Of course, these are not the people in our society who have been vested with real power to make a positive difference on our country’s immigration policy… Those would be the members of our Congress and our President. Think about it. Especially with apparent one-party rule in our government, Congress and President Trump could pass comprehensive immigration reform tomorrow, if they wanted to. They could bring nearly 12 million people out of the shadows, if they wanted to. Because, after all, this is not about border security. This is about being attentive to the reality of people who are already in our communities, most of whom are functioning well and, despite their marginalized, shadowy existence, contribute to their communities. A person unbound by Christian charity would say that you really have to believe in inflicting cruelty on innocent people to choose to support the policies we have seen in recent months while possessing the power to change the law.

Appearing beside Catalino Guerrero on March 10 was principally an act of compassion on my part, born from the sight of a suffering human being. For many, that presence communicated hope that the Church does not live in an ivory tower, that our faith has not been privatized. That, without pretending to have the final word in a secular society, the Church has a right to a voice in the public square and we must claim that voice.

I think Pope Francis understands how his office can communicate hope. Allow me to conclude with a story to illustrate his determination.

A Visit that Communicated Hope

The story begins shortly after his election in March 2013. Pope Francis is said to have told the Cardinal Secretariat of State that he wanted to visit the island of Lampedusa, Italy’s southernmost island and a destination for desperate refugees and immigrants from Africa and the Middle East. Over the last decades, thousands of men, women and children have perished in the sea surrounding the island.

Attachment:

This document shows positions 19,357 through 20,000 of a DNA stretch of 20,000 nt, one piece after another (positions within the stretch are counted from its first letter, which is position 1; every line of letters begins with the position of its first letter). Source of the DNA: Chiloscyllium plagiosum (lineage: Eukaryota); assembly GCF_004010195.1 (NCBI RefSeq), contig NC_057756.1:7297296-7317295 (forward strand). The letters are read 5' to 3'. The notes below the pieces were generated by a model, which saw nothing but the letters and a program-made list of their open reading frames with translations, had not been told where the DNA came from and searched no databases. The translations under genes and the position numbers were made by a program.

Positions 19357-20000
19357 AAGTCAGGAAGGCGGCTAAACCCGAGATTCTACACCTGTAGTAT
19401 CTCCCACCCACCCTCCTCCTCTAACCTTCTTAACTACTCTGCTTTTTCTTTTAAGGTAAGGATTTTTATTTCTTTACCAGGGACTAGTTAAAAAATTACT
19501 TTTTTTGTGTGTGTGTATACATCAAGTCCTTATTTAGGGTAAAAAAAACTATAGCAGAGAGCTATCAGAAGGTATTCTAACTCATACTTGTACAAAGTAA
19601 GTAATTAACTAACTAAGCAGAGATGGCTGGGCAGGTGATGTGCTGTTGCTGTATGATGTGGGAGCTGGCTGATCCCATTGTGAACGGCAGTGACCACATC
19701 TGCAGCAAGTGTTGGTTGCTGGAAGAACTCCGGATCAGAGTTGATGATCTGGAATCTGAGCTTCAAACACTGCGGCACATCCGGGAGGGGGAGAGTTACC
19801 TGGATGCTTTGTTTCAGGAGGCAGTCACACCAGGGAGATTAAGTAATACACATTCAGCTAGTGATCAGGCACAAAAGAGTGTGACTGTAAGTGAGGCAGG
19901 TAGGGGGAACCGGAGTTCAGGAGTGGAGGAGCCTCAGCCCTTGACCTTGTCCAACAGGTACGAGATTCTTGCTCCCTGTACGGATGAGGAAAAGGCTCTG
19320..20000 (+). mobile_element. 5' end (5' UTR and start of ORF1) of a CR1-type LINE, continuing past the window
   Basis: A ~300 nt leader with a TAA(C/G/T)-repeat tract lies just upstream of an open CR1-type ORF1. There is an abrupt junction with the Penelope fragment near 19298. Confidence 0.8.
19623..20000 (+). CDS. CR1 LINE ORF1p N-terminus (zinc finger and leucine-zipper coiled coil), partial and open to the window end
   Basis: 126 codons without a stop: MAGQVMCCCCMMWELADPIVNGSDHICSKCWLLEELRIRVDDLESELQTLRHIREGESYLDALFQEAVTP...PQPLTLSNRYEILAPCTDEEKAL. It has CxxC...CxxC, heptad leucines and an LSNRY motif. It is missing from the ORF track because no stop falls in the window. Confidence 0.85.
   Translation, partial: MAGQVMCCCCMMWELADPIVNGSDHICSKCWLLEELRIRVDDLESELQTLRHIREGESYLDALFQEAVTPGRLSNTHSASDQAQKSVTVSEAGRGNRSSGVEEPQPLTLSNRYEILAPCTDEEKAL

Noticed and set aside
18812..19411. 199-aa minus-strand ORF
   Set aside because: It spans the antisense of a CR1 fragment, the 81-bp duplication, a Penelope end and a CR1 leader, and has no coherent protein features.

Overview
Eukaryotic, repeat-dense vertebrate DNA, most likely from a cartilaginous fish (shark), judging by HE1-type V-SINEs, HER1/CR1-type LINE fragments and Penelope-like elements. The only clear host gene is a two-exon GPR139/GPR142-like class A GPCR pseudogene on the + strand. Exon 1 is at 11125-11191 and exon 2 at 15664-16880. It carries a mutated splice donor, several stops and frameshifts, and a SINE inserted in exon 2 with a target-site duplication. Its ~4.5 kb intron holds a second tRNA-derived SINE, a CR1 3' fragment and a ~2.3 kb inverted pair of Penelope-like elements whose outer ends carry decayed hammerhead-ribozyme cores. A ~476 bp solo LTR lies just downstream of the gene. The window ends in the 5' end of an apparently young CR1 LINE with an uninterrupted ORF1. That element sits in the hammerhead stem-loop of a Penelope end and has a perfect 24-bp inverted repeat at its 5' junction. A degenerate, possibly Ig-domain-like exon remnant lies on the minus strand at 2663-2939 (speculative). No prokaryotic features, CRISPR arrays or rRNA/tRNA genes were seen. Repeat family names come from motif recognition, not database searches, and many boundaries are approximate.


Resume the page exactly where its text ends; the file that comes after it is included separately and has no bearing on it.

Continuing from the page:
The Cardinal suggested that the proposed trip would be viewed as a statement by the newly elected pontiff. He should consider seriously the message he might be communicating to the world. Several days later, the pope repeated his intention to visit Lampedusa. Seeing his resolve, the Secretary of State accepted the inevitable but cautioned Francis that it would take months to make the necessary preparations, coordinate security and the media, and work out the necessary protocols with the Italian government.

The following week, the poor Secretary of State received another call, this one from a vice-president of Alitalia, the national airline, who reported that a passenger named Jorge Bergoglio had reserved a seat on a flight from Rome to Lampedusa. The Secretary got moving and, by the end of June, Pope Francis arrived at Lampedusa with a message of hope.

My modest contribution to your reflection today is this: as Christians we have no option but to be disciples of hope – a realistic hope, not pie in the sky in the great bye and bye. I suggest the way we do that is by putting a face on the faceless or restoring a human face to those whose faces have been distorted. In doing so, we show our face, not as a bunch of isolated individuals but as a network of hope: people who believe and, because of that belief, accept the bond of solidarity.

Jesus gave a “face” to the faceless of his time.

He calls on his Body, the Church to put a face on solidarity by recognizing human faces. I am delighted that you will spend this day discovering how we can do this better.